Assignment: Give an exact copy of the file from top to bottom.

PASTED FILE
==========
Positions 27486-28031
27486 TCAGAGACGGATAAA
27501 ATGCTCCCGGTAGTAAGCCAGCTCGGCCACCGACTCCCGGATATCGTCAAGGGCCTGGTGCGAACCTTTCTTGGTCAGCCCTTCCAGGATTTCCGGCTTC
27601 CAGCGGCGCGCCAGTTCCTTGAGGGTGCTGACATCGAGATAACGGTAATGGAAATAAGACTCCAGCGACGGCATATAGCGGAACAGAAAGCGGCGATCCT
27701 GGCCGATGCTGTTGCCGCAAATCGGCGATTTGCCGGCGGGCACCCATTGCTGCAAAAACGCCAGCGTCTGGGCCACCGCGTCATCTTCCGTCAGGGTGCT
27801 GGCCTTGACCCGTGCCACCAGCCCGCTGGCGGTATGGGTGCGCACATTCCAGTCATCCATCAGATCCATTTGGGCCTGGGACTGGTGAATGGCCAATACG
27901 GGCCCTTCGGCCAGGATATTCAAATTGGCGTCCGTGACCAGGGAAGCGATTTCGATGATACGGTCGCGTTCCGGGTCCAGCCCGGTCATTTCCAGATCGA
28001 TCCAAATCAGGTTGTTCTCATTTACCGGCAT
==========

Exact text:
Positions 27486-28031
27486 TCAGAGACGGATAAA
27501 ATGCTCCCGGTAGTAAGCCAGCTCGGCCACCGACTCCCGGATATCGTCAAGGGCCTGGTGCGAACCTTTCTTGGTCAGCCCTTCCAGGATTTCCGGCTTC
27601 CAGCGGCGCGCCAGTTCCTTGAGGGTGCTGACATCGAGATAACGGTAATGGAAATAAGACTCCAGCGACGGCATATAGCGGAACAGAAAGCGGCGATCCT
27701 GGCCGATGCTGTTGCCGCAAATCGGCGATTTGCCGGCGGGCACCCATTGCTGCAAAAACGCCAGCGTCTGGGCCACCGCGTCATCTTCCGTCAGGGTGCT
27801 GGCCTTGACCCGTGCCACCAGCCCGCTGGCGGTATGGGTGCGCACATTCCAGTCATCCATCAGATCCATTTGGGCCTGGGACTGGTGAATGGCCAATACG
27901 GGCCCTTCGGCCAGGATATTCAAATTGGCGTCCGTGACCAGGGAAGCGATTTCGATGATACGGTCGCGTTCCGGGTCCAGCCCGGTCATTTCCAGATCGA
28001 TCCAAATCAGGTTGTTCTCATTTACCGGCAT